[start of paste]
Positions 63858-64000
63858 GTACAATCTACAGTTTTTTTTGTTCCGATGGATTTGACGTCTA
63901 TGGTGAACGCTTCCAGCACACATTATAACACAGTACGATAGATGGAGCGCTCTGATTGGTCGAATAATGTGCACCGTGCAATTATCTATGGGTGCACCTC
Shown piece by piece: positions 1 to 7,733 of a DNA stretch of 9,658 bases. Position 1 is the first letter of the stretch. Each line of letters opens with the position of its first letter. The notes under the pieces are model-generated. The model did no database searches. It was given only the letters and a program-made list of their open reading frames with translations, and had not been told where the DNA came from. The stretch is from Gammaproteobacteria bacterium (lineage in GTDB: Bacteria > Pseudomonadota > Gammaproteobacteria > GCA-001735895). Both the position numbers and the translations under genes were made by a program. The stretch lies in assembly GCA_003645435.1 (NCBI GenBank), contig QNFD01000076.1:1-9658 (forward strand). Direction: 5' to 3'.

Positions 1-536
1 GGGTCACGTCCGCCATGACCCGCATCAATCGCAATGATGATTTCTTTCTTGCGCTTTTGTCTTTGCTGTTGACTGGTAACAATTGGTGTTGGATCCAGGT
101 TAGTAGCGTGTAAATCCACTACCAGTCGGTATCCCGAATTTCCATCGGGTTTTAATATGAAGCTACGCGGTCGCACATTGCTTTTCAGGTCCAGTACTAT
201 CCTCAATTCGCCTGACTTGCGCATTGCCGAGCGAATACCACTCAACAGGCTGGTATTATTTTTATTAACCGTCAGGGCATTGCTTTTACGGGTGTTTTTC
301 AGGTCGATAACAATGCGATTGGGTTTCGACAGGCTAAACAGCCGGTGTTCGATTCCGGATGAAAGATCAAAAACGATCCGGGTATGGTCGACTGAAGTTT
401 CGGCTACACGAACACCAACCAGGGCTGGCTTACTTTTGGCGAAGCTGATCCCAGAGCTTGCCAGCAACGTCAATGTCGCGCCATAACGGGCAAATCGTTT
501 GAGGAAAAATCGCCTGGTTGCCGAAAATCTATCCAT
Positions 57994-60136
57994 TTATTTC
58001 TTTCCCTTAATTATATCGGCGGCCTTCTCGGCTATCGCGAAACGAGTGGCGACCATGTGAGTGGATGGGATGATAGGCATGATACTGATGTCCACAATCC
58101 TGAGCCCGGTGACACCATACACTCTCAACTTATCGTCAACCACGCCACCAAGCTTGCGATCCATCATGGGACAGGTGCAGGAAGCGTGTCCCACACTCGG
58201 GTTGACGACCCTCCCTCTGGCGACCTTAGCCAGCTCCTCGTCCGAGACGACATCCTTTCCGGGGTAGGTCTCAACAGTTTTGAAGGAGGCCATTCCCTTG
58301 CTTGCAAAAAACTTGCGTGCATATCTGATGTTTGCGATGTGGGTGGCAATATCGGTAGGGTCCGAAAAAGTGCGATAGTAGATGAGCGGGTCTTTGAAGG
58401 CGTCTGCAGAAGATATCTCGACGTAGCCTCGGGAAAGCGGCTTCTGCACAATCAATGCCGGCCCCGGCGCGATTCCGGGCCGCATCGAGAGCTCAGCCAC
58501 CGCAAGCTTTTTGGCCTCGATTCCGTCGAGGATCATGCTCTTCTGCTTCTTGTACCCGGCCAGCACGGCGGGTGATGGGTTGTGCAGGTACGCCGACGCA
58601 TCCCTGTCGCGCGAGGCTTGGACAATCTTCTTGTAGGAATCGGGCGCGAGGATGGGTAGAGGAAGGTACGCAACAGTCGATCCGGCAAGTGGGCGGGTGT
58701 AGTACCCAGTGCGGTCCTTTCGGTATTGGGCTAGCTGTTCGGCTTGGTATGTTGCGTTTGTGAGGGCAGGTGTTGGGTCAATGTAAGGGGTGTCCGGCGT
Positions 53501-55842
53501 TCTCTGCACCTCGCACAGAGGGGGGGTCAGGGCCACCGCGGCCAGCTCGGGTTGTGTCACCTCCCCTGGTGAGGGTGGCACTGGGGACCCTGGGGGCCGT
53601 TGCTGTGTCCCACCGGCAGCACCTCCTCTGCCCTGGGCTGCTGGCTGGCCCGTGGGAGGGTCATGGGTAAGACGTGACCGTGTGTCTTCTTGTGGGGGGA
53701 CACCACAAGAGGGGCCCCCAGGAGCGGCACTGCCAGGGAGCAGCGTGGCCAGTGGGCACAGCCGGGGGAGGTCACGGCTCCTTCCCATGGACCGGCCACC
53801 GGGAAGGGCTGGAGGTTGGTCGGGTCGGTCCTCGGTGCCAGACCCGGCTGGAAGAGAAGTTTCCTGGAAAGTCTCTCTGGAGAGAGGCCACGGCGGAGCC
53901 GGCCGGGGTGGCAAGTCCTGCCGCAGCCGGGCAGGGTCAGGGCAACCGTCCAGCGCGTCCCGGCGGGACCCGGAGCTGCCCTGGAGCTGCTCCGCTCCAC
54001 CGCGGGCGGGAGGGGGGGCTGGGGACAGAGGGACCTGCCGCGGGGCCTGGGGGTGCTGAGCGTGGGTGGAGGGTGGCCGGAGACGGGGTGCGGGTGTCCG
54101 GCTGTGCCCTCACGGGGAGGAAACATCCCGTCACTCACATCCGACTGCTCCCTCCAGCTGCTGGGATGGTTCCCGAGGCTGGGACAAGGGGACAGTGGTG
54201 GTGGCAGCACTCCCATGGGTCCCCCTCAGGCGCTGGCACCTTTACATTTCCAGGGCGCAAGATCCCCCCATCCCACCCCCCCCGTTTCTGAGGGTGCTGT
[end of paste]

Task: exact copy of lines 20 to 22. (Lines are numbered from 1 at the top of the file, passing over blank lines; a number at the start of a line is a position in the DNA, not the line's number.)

58601 TCCCTGTCGCGCGAGGCTTGGACAATCTTCTTGTAGGAATCGGGCGCGAGGATGGGTAGAGGAAGGTACGCAACAGTCGATCCGGCAAGTGGGCGGGTGT
58701 AGTACCCAGTGCGGTCCTTTCGGTATTGGGCTAGCTGTTCGGCTTGGTATGTTGCGTTTGTGAGGGCAGGTGTTGGGTCAATGTAAGGGGTGTCCGGCGT
Positions 53501-55842